If you are bound by a life-controlling sin, don’t suffer in silence. Salvation includes freedom from spiritual bondage.
Some people are transformed overnight when they surrender their lives to Jesus. They throw their drugs out the window, apologize to the people they’ve wronged, break off unhealthy relationships and make a 180-degree turnaround. I love dramatic conversions.
But the process of change is slower for most of us. While the new birth is indeed an instantaneous experience, salvation is not. We aren’t just “saved” in an emotional moment at a church altar; we are “being saved” on a daily basis. Like Lazarus, who emerged from his tomb wrapped in grave clothes, we can experience the miracle of salvation and yet remain bound.
Jesus told those standing near Lazarus, “Unbind him, and let him go” (John 11:44, NASB). We too need someone to unwrap us.
I minister to countless Christians who struggle with various forms of brokenness. Some are addicted to behaviors or substances; others are emotionally crippled because of their upbringing; still others are haunted by childhood trauma. Often our advice to them is as insensitive as it is unrealistic. We say: “Get over it. If you’re a Christian, you can’t struggle with those things.”
That’s crazy! Christians stumble. While I would love instantaneous change, the Bible speaks of both regeneration (which happens at the moment of conversion) and the “renewing by the Holy Spirit,” which is a process (see Titus 3:5).
Jesus promised He would take us through the steps toward healing. When He began His ministry in Nazareth, He opened the scroll and read: “The Spirit of the Lord God is upon Me, because the Lord has anointed me to bring good news to the afflicted; He has sent me to bind up the brokenhearted, to proclaim liberty to captives and freedom to prisoners … to grant those who mourn in Zion, giving them a garland instead of ashes” (Isa. 61:1, 3a).
You may be one of those who mourns in Zion. You may be a Christian—and yet you may be dragging a ball and chain behind you. Many believers who struggle with secret sin or emotional baggage stuff their problems under the proverbial rug and pretend to be free. But their masquerade usually does not end well.
If you are still a captive, please don’t hide in the shadows. Identify your sin and then recognize that Jesus has provided the grace to overcome anything that binds you. I challenge people to take this quick inventory of sinful practices:
1. Unforgiveness. Are you nursing a grudge? You’ll never know the true forgiveness of Jesus if you hold resentment in your heart toward others. Bitterness is like acid. It will corrode your soul until you forgive those who hurt you.
2. Fear and anxiety. Everyone has natural fears. It’s normal to stay away from snakes or spiders, for example. But other fears are unnatural. Many people have been traumatized by past experiences such as sexual abuse, bullying, poverty, family breakup, rape, accidents or war. The Holy Spirit can bring supernatural peace to your troubled mind and deliver you from the shackles of post-traumatic stress.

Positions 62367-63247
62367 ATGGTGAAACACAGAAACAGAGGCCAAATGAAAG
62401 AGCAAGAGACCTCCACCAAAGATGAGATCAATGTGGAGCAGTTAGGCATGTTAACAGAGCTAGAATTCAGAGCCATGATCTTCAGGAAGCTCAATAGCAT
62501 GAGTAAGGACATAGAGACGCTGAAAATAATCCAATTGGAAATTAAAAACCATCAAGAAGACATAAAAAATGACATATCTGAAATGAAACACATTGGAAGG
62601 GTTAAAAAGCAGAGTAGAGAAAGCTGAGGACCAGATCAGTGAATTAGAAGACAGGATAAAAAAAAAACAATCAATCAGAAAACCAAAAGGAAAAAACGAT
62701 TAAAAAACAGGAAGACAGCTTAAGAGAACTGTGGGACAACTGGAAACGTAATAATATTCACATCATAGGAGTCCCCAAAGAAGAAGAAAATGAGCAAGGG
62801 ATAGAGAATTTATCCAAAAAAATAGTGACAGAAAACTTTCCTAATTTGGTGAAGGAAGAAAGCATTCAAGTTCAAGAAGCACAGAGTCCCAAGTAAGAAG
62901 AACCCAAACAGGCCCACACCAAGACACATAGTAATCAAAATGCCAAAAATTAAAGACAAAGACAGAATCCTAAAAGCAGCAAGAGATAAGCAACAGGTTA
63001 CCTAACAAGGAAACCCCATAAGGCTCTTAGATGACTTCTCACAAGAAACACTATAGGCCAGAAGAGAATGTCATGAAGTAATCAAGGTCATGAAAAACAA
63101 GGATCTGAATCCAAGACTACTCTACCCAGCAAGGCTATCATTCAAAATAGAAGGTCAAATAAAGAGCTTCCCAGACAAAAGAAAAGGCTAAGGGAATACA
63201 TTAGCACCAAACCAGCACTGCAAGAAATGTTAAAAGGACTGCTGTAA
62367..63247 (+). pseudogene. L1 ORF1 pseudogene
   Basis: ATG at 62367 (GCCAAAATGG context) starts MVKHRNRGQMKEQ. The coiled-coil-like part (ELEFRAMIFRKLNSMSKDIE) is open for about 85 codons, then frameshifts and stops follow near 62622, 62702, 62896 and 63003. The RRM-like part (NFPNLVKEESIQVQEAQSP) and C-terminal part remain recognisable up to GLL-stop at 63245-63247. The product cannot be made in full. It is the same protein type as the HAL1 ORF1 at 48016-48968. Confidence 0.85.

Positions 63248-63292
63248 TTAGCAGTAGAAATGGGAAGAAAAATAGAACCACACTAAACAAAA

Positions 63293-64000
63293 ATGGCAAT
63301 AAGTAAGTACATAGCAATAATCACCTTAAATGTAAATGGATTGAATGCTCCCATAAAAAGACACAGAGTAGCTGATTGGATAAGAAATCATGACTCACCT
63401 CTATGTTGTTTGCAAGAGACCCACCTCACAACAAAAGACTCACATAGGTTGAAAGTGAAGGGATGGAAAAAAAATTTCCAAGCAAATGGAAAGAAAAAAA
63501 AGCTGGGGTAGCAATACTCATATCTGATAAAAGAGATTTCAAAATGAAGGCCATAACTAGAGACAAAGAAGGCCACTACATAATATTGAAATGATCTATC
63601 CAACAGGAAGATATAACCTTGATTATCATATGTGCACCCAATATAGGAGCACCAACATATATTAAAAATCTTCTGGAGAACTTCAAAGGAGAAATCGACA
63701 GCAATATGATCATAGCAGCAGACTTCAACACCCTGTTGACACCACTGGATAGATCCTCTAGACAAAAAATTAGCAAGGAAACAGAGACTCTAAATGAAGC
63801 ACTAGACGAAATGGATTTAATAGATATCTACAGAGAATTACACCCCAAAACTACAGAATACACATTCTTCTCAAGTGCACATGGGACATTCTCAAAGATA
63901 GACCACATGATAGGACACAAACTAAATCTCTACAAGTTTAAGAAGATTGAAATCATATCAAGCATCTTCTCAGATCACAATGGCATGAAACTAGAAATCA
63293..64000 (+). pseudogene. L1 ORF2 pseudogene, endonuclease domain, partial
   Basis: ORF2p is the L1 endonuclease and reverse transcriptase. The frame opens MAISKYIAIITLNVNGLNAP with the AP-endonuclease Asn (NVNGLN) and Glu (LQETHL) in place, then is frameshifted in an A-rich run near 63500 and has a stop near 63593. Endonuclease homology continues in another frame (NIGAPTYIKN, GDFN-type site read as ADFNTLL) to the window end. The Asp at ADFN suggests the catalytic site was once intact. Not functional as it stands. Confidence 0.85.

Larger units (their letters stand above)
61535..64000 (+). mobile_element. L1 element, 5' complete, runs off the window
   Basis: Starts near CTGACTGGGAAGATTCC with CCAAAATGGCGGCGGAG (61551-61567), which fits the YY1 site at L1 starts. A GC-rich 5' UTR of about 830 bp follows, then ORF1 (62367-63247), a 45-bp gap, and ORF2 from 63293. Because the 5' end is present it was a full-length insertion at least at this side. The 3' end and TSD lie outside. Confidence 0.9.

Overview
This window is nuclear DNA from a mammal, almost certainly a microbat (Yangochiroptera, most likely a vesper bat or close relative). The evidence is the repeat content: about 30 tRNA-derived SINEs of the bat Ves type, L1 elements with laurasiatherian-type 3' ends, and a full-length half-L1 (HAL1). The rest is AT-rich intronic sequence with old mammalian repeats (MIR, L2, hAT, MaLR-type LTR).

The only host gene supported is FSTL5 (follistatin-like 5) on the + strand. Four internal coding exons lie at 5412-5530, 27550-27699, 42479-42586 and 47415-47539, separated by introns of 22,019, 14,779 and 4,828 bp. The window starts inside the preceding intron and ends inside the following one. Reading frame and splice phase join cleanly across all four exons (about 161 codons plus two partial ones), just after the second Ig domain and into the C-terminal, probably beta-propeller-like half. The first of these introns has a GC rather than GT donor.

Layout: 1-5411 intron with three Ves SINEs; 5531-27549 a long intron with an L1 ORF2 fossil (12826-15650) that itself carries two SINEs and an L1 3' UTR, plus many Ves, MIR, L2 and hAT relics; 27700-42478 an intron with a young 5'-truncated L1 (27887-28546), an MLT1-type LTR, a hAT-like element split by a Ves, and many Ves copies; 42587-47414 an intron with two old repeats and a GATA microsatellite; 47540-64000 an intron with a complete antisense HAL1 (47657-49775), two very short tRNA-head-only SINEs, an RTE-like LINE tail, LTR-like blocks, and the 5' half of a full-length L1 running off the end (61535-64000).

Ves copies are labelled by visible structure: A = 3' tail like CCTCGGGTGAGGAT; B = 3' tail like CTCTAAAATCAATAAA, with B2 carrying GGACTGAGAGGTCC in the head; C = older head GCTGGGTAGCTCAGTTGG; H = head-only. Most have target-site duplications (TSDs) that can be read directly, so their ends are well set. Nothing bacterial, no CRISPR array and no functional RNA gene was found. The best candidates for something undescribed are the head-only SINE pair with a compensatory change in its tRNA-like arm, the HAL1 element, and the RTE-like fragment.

3. Sexual immorality. A large percentage of Americans today have engaged in sex outside marriage. And while society says this is totally acceptable, the psychological damage caused by fornication, abortion, homosexuality, adultery and pornography is real. The chains of sexual sin are strong, but Jesus can shatter them when we confess our sins and choose purity.
4. Occult involvement. Participation in any form of witchcraft (séances, fortune telling, idol worship or satanic covenants) will open the doors of our spirits to demonic influence. These formidable chains can only be broken by the power of Jesus.
5. Depression and grief. Many Christians are gripped by a powerful spirit of heaviness that is linked to rejection or disappointment. Depression can lead to self-hatred, eating disorders and even suicide. Yet Jesus offers abundant life and a sustainable joy.
6. Addiction. You may have fallen into the trap of using alcohol, nicotine, illegal drugs or prescription medicines to numb your emotional pain. Yet the Holy Spirit can go to the root of your brokenness and heal your soul.
7. Dishonesty and pride. This is often the reason many Christians remain captives. We want to cover up our problems rather than bring them into the light. Remember: Healing requires full disclosure. First John 1:8 says: “If we say that we have no sin, we are deceiving ourselves, and the truth is not in us.” It is often hypocritical pride that holds us captive to other sins we won’t admit to anyone.
God wants to liberate you, but freedom requires brutal honesty and a willingness to talk to someone about your brokenness. You may need to join a Christian recovery group, find an accountability partner or connect with a Christian ministry that specializes in inner healing and deliverance.
Today God is calling His army to assemble. But we cannot march in step with Him if we are dragging 200 pounds of chains behind us. It’s time to break free.
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